Tuesday, June 9, 2009

Family breakdown costs us billions

Comments left on site: Mike Murphy June 08, 2009 - 11:00 PM
The report glosses over why so many single parent female homes are in poverty but if you know anything about family law you begin to understand. Judges routinely award custody in a 9-1 ratio to mothers in contested and uncontested cases. They deem equal/shared parenting as alien. A conclusion could be then that this social engineering is the leading cause of child poverty in Canada. Perhaps some investments should be made to save marriages that are savable and make it less easy to get divorced. 75% of divorces are initiated by the female through choice. Very few relate to abuse. Change the law to a default of equal/shared parenting with bi-location and that will definitely reduce divorce. The fewer incentives the greater likelihood of giving the relationship more chances to survive. Wouldn't that be in the best interest of children. Just think if no one pays support there will be no need for that massive collection agency and the humiliating website the Minister was recently bragging about with respect to deadbeats. Belgium has done all the above why not here.

When discussion turns to root causes for many of Canada's social ills, the breakdown of the family is inevitably among them. Single parenthood is statistically a prime catalyst for the creation of more households living at poverty standards, and the resultant social and emotional turmoil among the children affected by it. That is not to say, of course, that single-parent families are all doomed to self-destruct and become a charge on the social welfare net, but rather that marriage offers the best blueprint for creating and maintaining the stability children need to thrive.

Of course, that is also not to say that people in abusive or otherwise destructive marriages should remain in them for the children's sake. But a report from the Institute of Marriage and Family Canada points to a disturbing trend in cohabiting, a trend which would indicate that for the purposes of raising children, living together is deemed to be no different than marriage.

The report's authors, Andrea Mrozek and Rebecca Walberg, point out that when parents live common-law or a single parent raises a child from birth, families are more likely to rely on welfare, low-income housing programs and day-care subsidies. They say a conservative estimate of these costs to the taxpayer amounts to about $7 billion a year. They're calling on the federal government to offer incentives to people to tie the knot, such as cutting off common-law couples from tax benefits married couples enjoy.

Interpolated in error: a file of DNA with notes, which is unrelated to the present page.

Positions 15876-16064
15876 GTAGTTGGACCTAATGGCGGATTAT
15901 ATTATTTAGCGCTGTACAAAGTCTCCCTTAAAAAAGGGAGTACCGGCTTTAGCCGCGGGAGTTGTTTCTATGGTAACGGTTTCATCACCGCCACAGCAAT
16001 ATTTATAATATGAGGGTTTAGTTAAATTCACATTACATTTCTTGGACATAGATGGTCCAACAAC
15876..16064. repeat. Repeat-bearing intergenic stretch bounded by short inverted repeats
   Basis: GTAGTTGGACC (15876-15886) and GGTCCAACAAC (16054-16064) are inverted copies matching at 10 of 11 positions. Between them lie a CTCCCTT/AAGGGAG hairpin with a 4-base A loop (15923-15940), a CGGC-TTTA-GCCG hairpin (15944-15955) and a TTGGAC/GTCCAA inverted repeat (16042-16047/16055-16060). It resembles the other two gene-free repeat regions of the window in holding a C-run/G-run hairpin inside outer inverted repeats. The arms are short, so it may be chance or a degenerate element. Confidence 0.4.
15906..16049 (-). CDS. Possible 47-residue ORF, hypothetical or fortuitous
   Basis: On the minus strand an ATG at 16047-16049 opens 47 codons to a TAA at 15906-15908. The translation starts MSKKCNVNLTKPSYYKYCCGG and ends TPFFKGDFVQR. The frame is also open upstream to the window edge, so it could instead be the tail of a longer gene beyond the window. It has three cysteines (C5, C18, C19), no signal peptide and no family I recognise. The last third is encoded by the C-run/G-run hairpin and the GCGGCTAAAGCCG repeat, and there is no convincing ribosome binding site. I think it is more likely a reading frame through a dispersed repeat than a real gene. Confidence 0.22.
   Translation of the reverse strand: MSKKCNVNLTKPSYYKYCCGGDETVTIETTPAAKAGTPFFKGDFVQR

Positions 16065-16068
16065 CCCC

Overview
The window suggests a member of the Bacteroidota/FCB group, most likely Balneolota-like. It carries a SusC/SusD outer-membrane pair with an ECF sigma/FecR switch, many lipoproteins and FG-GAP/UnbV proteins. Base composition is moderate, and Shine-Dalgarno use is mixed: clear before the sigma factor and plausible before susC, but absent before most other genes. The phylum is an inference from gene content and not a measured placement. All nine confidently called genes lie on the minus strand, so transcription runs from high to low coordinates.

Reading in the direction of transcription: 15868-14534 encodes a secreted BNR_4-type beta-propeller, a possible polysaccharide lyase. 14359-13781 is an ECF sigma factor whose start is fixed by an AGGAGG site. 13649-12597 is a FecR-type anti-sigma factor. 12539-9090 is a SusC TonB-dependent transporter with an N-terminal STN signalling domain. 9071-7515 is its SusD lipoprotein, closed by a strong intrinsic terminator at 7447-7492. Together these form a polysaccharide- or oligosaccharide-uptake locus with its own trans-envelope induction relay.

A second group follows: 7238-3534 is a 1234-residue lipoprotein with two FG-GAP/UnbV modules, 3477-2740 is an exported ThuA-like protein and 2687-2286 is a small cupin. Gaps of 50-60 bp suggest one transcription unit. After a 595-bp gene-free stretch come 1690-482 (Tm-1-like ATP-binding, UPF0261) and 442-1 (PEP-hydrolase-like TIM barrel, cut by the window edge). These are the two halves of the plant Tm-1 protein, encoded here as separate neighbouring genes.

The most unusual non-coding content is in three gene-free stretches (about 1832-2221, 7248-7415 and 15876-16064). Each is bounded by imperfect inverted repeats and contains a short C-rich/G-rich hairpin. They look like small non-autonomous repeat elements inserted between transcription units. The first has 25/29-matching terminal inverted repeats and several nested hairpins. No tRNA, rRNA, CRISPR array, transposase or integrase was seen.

There is something about making a vow and sealing a commitment in a marriage ceremony that lends gravitas to a relationship and inspires the couple to work harder at it, than the mere decision to move in together. Four years ago, Statistics Canada reported that in 1981, about six per cent of couples were living together, but by 2001, the figure was approximately 14 per cent. StatsCan also reported in 2003 that 63 per cent of cohabiting relationships end within 10 years, while only 14 per cent of married couples split up in that time.

Finding ways to encourage people to marry is to the government's advantage. Marriage fosters a stable, nurturing environment for children who in turn grow up independent of the social safety net, and emotionally healthy enough to enter into and maintain stable marriages of their own.

Ottawa may have no business in the bedrooms of the nation, but it has a huge social and economic stake in the future of Canadian children. The federal government should use this report to say "I do" to looking into a host of ways, including reforming the tax structure in favour of married couples -- two-in-come or otherwise--that will be an incentive for people to make the bond between them official.

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The work of Fathers 4 Justice and the Pain of Fathers ~ Activism in the UK

Equal and Shared Parenting ~ The Movie